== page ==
Wednesday, April 19, 2006

Tuesday Two - Episode 26

Sometimes it would be so much easier -- or at least it seems like it would be -- if we could just read each other's minds. That way, there would be no possibility of deceit. But would it be worth it? That'll get you thinking about this week's question.

For those who have never played, the rules are simple: I offer two different questions, both related to the same topic, but you only choose one of them to actually answer.

Charley, a man I've found to be of great courage, who happens to write a blog called "Courage" was first to answer last week's question about mail. This was his second week in a row at being first to play the Tuesday Two. Congratulations, Charley!

Now, onto this week's choice of questions. And remember: don't answer both questions!


You are given the choice of whether or not you'd like to gain the ability to read minds. There is one catch: once you possess this gift, you cannot shut it off: you will always be able to read minds of those around you. Would you accept the gift? Why or why not?


If you could explore the mind of one person close to you and gain their thoughts or opinions about any particular thing, what person would you choose, and why?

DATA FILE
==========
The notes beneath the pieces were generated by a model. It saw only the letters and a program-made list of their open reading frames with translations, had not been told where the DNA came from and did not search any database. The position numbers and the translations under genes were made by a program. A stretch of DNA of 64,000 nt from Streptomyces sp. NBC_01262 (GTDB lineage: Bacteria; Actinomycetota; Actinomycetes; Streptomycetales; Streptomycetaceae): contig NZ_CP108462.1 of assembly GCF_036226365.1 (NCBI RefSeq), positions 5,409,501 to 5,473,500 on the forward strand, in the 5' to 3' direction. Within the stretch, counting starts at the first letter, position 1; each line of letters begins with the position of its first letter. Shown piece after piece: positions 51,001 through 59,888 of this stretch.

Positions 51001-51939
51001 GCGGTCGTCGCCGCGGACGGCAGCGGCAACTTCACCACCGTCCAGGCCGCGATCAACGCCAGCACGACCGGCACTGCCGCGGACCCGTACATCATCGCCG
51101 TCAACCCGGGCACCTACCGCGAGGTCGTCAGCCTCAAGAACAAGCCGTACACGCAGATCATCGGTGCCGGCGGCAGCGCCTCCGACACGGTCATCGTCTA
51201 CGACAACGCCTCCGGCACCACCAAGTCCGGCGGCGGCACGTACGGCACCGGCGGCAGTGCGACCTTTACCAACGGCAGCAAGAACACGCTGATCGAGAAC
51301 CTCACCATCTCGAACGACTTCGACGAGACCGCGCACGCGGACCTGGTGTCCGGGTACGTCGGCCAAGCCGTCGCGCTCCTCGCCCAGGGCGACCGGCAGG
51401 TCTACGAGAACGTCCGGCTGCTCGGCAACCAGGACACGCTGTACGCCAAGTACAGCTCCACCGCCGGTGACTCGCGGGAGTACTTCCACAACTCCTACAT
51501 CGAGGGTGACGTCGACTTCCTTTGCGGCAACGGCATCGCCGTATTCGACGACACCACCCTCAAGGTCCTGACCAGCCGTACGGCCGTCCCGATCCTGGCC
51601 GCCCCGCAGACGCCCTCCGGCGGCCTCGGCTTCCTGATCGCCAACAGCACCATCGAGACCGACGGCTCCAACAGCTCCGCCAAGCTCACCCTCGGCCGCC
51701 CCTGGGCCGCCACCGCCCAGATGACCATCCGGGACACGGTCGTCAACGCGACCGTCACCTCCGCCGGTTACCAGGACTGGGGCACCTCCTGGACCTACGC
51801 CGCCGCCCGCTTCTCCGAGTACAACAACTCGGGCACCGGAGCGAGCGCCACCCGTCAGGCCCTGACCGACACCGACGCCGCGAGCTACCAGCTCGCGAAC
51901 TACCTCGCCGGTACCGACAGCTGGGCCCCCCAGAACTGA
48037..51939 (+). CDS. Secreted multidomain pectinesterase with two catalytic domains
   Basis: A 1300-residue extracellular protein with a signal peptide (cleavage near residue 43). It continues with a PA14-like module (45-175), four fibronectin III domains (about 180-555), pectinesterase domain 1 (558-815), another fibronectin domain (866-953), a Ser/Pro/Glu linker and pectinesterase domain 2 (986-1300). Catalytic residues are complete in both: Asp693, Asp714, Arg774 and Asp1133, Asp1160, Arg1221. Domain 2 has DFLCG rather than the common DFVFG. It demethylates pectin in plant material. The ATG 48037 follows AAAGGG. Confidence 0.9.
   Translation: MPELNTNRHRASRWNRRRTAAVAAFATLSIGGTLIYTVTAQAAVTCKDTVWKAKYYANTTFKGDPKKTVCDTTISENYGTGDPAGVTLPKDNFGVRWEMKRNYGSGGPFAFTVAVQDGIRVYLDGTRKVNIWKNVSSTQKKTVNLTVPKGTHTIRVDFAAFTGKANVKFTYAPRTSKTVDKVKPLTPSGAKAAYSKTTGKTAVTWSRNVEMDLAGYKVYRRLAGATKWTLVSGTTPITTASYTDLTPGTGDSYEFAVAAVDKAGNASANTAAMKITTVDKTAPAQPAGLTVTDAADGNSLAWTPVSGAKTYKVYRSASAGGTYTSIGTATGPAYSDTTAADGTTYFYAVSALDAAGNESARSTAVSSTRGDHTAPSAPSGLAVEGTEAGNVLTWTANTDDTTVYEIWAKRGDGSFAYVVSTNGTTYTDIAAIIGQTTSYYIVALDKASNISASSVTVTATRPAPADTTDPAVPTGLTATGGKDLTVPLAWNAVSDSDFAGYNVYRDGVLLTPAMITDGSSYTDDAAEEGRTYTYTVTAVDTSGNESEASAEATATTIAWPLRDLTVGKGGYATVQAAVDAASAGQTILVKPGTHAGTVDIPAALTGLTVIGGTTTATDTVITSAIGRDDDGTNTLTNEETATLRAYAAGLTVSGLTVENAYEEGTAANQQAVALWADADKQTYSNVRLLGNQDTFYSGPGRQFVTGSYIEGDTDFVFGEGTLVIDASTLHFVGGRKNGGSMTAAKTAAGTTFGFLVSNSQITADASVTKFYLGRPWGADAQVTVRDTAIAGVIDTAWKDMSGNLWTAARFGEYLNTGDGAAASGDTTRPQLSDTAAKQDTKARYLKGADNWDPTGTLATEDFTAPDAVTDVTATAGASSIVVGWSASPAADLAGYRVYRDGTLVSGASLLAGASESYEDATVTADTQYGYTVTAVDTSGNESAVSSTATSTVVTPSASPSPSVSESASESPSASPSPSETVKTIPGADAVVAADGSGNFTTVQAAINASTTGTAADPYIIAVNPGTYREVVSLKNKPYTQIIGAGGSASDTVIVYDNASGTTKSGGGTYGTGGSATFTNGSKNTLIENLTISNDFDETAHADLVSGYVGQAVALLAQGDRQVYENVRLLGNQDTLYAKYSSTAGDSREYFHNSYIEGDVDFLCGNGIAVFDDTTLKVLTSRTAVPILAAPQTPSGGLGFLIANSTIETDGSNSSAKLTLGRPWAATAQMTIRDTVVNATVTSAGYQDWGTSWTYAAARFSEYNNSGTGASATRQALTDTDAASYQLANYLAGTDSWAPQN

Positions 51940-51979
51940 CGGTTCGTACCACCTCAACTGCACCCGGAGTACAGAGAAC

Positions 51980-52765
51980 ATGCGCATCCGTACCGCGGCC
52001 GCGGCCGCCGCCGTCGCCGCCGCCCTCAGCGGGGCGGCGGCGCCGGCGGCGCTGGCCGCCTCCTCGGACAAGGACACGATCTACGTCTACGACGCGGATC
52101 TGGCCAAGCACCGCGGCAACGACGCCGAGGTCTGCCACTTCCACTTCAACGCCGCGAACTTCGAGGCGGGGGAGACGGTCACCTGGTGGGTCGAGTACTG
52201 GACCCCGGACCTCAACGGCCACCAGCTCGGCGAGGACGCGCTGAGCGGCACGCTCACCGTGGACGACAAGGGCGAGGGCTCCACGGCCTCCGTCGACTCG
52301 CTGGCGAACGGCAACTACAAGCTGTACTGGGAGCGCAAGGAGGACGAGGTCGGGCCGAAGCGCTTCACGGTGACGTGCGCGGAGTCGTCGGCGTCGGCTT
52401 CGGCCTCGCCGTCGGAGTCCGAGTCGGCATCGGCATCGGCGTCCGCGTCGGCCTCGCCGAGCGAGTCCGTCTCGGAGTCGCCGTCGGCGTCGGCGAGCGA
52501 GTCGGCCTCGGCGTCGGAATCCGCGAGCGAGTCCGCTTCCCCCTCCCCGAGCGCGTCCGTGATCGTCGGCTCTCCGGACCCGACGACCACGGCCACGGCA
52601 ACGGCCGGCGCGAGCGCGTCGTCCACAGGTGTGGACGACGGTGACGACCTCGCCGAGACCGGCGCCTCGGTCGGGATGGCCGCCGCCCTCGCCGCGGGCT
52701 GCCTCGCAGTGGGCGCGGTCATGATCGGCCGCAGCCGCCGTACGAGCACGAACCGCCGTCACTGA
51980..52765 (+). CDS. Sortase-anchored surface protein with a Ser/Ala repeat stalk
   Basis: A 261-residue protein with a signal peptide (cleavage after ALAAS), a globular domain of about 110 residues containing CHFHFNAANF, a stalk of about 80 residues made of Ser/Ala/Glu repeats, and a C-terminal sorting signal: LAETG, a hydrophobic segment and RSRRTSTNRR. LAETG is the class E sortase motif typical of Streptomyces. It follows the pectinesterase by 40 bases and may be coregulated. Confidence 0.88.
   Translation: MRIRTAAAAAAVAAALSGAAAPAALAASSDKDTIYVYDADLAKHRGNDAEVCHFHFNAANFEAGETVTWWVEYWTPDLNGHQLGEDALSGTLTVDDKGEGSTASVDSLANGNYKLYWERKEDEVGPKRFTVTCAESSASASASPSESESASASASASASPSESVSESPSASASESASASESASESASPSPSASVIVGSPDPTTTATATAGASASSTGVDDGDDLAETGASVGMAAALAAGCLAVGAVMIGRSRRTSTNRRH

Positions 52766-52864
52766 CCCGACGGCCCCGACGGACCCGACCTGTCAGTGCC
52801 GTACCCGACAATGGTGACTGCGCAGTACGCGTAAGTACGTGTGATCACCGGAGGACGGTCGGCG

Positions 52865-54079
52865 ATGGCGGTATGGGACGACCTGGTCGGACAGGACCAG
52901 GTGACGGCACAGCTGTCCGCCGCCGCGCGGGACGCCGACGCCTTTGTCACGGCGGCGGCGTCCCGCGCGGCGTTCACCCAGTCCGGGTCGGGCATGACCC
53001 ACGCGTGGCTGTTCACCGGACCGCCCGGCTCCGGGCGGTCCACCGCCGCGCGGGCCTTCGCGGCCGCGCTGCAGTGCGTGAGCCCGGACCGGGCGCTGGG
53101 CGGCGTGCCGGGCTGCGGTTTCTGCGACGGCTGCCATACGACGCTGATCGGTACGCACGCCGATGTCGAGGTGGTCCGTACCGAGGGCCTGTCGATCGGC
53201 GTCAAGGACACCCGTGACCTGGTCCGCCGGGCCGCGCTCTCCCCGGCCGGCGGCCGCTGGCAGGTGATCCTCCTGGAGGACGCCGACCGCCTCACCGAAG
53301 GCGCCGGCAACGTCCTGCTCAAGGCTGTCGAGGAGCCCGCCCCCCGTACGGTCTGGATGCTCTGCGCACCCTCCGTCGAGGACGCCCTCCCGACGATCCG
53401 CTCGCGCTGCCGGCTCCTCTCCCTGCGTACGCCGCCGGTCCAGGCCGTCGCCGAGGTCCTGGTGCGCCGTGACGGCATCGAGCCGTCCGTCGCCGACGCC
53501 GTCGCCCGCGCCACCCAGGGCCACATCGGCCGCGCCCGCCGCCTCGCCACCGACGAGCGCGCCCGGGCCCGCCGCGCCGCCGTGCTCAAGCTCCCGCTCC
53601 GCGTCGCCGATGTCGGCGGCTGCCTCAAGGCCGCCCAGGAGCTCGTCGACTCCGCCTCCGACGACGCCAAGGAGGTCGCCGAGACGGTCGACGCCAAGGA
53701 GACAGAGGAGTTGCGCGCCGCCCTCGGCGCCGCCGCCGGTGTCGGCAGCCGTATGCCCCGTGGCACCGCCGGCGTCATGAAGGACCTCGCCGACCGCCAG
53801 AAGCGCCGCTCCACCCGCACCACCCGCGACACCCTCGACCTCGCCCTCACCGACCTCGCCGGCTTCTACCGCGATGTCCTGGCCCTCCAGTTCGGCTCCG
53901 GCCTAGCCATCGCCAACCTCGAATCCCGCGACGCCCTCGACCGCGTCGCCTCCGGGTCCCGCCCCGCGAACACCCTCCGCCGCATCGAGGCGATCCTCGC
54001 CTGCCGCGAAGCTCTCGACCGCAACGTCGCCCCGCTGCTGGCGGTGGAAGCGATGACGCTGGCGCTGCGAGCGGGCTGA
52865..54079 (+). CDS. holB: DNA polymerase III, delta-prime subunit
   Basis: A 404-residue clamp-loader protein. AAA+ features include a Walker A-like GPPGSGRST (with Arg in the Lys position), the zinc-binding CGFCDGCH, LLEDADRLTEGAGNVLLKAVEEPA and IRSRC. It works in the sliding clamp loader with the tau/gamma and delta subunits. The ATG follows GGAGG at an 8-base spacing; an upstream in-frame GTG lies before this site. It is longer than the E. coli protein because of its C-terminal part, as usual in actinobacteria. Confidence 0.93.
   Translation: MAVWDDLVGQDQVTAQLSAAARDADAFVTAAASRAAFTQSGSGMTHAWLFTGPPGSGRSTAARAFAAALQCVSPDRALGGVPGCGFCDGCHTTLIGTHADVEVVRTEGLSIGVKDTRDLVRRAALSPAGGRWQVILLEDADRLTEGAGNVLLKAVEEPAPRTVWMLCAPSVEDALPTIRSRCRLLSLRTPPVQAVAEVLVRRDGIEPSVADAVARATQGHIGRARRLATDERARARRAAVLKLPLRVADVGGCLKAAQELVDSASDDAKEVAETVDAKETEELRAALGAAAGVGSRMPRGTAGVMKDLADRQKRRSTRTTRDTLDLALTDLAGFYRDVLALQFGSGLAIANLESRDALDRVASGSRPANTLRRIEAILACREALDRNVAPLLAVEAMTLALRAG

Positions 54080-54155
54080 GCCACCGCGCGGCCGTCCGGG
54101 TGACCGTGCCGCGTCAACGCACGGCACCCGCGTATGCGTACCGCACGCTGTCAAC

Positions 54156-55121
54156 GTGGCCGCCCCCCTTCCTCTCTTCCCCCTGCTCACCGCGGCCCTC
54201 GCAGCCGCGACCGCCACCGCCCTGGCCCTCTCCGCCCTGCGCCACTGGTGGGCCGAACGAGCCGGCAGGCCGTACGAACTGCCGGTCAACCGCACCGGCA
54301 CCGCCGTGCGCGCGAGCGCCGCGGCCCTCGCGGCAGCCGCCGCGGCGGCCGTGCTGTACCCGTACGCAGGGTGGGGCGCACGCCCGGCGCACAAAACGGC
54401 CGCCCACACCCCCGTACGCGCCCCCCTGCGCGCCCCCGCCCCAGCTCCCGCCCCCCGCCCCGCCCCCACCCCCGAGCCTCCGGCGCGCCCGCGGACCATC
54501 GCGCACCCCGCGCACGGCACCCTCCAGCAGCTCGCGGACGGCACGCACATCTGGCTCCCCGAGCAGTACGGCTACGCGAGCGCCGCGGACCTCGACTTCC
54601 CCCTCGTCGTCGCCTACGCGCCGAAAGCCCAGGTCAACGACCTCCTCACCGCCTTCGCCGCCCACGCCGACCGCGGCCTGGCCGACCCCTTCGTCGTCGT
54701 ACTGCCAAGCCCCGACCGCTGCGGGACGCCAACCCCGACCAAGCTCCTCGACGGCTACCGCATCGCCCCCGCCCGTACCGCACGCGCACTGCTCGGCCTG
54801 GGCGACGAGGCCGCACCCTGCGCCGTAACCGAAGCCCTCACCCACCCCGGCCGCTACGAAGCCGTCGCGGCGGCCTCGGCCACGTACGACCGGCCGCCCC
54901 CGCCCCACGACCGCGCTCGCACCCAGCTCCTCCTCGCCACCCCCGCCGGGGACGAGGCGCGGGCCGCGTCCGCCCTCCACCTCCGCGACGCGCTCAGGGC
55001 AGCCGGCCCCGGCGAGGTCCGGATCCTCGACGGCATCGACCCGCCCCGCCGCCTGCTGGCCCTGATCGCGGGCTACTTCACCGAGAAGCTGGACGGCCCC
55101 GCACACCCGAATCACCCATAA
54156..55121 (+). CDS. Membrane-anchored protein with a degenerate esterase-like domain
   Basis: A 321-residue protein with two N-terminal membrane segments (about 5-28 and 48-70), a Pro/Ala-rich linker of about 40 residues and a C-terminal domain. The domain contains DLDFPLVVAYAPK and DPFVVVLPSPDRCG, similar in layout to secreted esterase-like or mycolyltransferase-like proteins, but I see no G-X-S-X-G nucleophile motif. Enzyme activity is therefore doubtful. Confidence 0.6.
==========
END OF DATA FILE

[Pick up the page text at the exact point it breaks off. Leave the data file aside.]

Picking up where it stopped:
Choose A or B, (indicate which question you're answering!) then either answer the question in a comment or answer it in your journal and include the link in a comment. (To be considered "first to play," a link must be to the specific entry in which you answered the question.)

Remember: choose one or the other...not both!

My answer to A appears below.

Generally, I would not chose to be able to read anyone else's mind, as the burden of everyone's thoughts being available to me, unbidden, would soon drive me and you, stark raving mad. There is a special situation where I would, reluctantly, accept the gift of mind reading. That would be if my wife were stricken by stroke and thus, unable to speak intelligibly. Then, and only then, I suspect, I could see myself accepting the ability to read minds, with the knowledge it would be a temporary measure to aid my wife's transition. As soon as I would be able, I'd end my own life, rather than voluntarily go insane.

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